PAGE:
I'm trying to understand how the representation theory of $U_q(\mathfrak{sl}(2))$ works and I had a look to some books and lecture notes available on the internet. The case of $q^m\neq1$ is discussed everywhere, but I'm having a hard time finding reliable (and clear) sources for representation theory for $q$ being a root of unity.

I've understood that when $q$ is a root of unity, some of the spin $j\in\frac{1}{2}\mathbb{Z}$ representations become reducible while remaining indecomposable. But how do their tensor product representations behave? I've read in some references about the $q$-deformed Clebsch–Gordan coefficients for $q^m\neq1$, but I was unable to find a section dedicated to tensor product representations for $q^m=1$.

Can we still define some sort of Clebsch–Gordan coefficients also when $q^m=1$? I've read something about “removing” representations and defining truncated tensor products, but the statements were confusing... what happens there? I would appreciate some reference suggestions.


1 Answer 1


The reason you're having trouble finding similarly simple explanations in the root of unity case is that the root of unity case is a lot more complicated. So rather than trying to answer your question directly let me instead give you some key signposts for what to look out for to see why things are complicated.

First, the first definition you look at for a quantum group probably works over the base field $\mathbb{Q}(q)$. This actually means it doesn't make sense to specialize $q$ to any number whatsoever! In order to talk about specializing, you have to pick an "integral form", i.e. you want to work with a ring over say $\mathbb{Q}[q,q^{-1},q+q^{-1}]$ which has the property that it gives you the old quantum group when you base extend. The good news is that so long as $q$ is not a root of unity you can choose any reasonable integral form and you'll end up with the same theory, so you can basically ignore this whole issue. But if you're working at a root of unity you can't ignore this issue. Morever, the integral form that you probably want to use (the Lusztig form) is not the obvious one (in particular it's no longer generated by $E$, $F$, and $K$!).

Second, looking at all representations of the quantum group at a root of unity is too complicated and doesn't look much like what happens at generic $q$. Instead you only want to look at the "nice" representations. The name for these nice representations are "tilting modules." There's an easy elementary definition, namely they're the direct sums of direct summands of tensor products of the defining 2-dimensional representation, however in order to actually prove results about them you need a less elementary definition (in terms of certain filtrations) and you need to see that these two definitions are equivalent.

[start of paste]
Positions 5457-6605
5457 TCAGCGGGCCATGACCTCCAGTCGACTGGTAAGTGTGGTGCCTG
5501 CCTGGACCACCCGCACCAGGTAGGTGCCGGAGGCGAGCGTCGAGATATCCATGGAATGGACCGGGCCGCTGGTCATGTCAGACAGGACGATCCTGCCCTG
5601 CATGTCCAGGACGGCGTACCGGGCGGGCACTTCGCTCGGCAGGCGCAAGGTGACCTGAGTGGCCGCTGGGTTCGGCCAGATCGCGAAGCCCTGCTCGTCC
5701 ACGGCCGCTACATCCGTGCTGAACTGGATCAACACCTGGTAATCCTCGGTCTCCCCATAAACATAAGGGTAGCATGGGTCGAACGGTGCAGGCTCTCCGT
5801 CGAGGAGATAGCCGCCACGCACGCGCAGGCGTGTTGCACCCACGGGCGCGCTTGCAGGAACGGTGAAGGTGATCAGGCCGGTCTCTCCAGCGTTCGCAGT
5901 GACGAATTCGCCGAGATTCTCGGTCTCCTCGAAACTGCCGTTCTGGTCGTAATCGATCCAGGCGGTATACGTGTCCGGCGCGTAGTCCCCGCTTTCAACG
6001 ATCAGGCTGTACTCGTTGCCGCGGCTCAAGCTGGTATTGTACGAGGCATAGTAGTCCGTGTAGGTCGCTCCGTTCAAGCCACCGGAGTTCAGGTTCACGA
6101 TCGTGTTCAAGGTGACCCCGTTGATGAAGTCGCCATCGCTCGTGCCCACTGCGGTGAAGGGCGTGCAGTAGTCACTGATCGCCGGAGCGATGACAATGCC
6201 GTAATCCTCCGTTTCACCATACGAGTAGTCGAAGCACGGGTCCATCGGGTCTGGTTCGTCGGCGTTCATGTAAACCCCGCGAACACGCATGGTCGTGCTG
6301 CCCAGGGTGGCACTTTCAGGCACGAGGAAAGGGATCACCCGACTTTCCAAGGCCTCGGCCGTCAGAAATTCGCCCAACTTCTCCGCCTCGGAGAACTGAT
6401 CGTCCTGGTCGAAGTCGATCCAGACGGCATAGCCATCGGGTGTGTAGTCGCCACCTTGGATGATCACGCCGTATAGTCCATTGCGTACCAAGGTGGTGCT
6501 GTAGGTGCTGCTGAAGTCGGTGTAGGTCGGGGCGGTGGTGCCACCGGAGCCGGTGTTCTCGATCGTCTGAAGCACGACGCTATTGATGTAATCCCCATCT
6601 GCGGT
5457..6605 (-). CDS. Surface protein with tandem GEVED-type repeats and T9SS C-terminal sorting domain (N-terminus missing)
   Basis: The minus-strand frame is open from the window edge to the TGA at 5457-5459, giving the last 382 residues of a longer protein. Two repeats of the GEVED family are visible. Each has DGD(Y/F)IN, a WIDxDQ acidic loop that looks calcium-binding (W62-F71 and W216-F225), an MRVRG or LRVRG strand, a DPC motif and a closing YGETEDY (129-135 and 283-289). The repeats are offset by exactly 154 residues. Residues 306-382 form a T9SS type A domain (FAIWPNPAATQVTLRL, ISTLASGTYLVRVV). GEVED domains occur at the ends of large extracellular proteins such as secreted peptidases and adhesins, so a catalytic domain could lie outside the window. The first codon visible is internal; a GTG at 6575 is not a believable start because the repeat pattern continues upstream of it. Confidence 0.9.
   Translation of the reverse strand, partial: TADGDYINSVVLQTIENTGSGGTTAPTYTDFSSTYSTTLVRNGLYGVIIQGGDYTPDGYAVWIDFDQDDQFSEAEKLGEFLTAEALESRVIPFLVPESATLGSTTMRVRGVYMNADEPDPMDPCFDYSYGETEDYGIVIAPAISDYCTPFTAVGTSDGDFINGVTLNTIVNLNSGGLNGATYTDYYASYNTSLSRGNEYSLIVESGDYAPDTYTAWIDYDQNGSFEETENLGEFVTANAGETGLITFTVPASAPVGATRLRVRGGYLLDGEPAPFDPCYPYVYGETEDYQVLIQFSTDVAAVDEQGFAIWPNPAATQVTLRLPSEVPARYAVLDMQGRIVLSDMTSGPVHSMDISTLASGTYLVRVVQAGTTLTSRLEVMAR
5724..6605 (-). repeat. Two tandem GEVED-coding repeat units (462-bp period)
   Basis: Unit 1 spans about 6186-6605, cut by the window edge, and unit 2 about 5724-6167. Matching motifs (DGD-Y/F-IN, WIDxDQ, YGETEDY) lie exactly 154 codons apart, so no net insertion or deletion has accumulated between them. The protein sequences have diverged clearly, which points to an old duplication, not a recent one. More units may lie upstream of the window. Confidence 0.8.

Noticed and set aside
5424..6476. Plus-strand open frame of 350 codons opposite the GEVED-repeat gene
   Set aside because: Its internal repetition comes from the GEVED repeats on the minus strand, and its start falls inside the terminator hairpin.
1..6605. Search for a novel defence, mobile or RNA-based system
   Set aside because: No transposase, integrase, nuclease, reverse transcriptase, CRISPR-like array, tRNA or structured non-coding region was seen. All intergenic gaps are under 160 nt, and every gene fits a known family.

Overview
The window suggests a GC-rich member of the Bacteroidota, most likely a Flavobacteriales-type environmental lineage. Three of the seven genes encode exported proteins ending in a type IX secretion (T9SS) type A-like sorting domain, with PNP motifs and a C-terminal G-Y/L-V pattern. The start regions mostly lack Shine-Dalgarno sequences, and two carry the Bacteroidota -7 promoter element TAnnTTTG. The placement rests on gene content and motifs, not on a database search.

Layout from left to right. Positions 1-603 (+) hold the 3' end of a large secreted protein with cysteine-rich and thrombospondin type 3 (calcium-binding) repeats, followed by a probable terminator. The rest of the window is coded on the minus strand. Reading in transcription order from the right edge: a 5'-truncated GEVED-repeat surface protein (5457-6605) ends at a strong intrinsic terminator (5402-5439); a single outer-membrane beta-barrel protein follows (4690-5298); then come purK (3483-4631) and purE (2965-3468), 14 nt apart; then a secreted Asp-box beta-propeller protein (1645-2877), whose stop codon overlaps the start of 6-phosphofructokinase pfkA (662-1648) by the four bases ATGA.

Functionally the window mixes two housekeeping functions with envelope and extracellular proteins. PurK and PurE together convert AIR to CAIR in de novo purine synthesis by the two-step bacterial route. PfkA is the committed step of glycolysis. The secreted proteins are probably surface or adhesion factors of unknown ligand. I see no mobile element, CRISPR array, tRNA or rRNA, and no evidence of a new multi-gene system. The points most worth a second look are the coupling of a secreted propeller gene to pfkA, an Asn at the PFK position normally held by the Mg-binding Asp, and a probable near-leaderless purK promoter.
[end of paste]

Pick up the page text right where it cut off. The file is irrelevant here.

Third, as you mention, for many applications you don't actually want the category of tilting modules, you actually want to take a quotient of this category (by the "negligible morphisms"). In order to show that this quotient has the properties you want you need to prove some results about the combinatorics of negligible tilting modules. Furthermore, from a concrete viewpoint this quotient is somewhat confusing because the resulting category is no longer the category of representations of any Hopf algebra.

The most elementary way to get at this category is to just ignore quantum groups entirely and directly construct the category you want via the Temperley-Lieb-Jones categories. That is, you just define a category whose objects are strings of dots, whose morphisms are linear combinations of planar arc diagrams modulo planar isotopy and a circle relation, where compositon is stacking and tensor is horizontal disjoint union. Then semismplifying is just taking a quotient setting a certain Jones-Wenzl projection to zero. But then because you don't see the quantum groups anywhere, and so it's much more difficult to generalize beyond $\mathfrak{sl}_2$.

  • $\begingroup$ Thank you for your answer! So, if I restrict my attention to these tilting modules, will also their tensor products also behave “nicely”? Do you have any reference to these matter to suggest? $\endgroup$ Jun 7, 2021 at 10:41
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    $\begingroup$ Hopefully someone will come along with a good reference, I'm not sure what's the most accessible one if you focus on $\mathfrak{sl}_2$. But yes, tensor products of tilting modules are tilting, this is the big theorem about them. If you use the alternate description as "sums of summands of tensor powers of the standard" then it's obvious that they're closed under tensor product. $\endgroup$ Jun 7, 2021 at 17:41

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